About the middle of last century this disease, which had long been known to prevail in Devonshire, was carefully investigated by Sir George Baker, who succeeded in trac-ing it unmistakably to the contamination of the native beverage, cider, with lead, either accidentally from the lead-work of the vats and other apparatus for preparing the liquor, or from its being sweetened with litharge.

It has subsequently been made out that this complaint is apt to affect all persons who work among lead or its pre-parations, especially lead-miners, manufacturers of white lead, colour-grinders, and painters, also to a less extent plumbers, potters, type-founders, &c. It is said to have occurred in persons who have slept for only a few nights in a newly-painted room. It has frequently arisen from the use of drinking water containing salts of lead in solution, as also from food and condiments adulterated with prepara-tions of this metal, and it has even been known to follow the habitual use of cosmetics composed in part of white lead. The colic due to lead poisoning, which in its general characteristics is essentially the same as ordinary colic, is only one of a train of symptoms produced by the absorp-tion of lead into the body. From prolonged exposure to the action of this poison, the general nutrition of the body becomes deteriorated, and serious nervous phenomena present themselves, sometimes in the form of epilepsy and coma, but more usually as a variety of palsy. This palsy is of local character, affecting in the first instance the muscles composing the ball of the thumb, and also those muscles of the fore-arm which extend the wrist, and giving rise to the condition known as " wrist-drop," from the cir-cumstance that when the arm is extended the hand hangs down and cannot be raised by voluntary effort. The affected muscles undergo atrophy while the paralysis con-tinues. If the patient is removed from further exposure to the influence of the lead poison, and suitable treatment employed, complete recovery from all the ill effects may take place; but otherwise all the symptoms become aggravated, the health becomes completely ruined, and death may result.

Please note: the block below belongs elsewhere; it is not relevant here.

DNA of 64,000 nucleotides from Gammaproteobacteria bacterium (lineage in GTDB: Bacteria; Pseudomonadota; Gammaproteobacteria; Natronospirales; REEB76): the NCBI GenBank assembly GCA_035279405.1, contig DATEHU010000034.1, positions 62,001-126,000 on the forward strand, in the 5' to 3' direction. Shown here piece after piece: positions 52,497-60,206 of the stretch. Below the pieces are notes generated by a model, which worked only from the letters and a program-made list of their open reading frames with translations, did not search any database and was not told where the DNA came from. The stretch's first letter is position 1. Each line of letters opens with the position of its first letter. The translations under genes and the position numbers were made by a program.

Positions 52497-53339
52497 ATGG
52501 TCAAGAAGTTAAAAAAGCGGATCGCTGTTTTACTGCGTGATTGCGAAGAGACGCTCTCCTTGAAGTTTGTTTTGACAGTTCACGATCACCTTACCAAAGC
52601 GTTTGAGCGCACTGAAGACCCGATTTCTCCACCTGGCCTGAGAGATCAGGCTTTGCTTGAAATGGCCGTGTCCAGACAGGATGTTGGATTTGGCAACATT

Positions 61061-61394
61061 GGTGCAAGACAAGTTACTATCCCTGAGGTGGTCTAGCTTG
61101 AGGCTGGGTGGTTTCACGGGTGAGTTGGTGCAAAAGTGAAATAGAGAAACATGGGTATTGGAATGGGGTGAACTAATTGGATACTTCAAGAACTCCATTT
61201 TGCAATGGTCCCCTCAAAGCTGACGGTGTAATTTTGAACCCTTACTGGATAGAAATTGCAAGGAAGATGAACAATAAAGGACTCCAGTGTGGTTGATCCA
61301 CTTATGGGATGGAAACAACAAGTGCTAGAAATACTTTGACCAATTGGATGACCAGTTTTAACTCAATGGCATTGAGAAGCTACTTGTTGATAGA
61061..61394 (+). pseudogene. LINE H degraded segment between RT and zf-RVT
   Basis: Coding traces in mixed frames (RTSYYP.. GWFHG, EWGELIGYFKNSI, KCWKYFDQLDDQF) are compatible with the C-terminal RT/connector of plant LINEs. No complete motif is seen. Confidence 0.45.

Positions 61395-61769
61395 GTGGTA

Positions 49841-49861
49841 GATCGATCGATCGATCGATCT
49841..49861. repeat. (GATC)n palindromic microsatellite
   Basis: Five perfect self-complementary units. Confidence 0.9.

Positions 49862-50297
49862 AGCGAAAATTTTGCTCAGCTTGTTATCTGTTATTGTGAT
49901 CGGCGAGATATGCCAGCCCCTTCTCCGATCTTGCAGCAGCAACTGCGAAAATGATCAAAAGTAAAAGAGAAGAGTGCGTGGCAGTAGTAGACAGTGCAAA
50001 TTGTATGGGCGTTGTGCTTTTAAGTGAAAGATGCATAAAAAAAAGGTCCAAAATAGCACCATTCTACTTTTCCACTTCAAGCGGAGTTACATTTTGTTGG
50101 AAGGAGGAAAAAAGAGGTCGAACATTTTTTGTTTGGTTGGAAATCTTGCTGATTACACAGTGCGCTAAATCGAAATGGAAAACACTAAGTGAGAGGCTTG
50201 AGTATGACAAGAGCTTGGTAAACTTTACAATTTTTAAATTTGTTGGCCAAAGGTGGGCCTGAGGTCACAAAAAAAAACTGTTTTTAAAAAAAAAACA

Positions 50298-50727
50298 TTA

One of the phenomena which accompany lead poisoning is the existence of a blue line along the margins of the gums where they meet the teeth. This is almost never absent, and is an important aid to the diagnosis of the disease.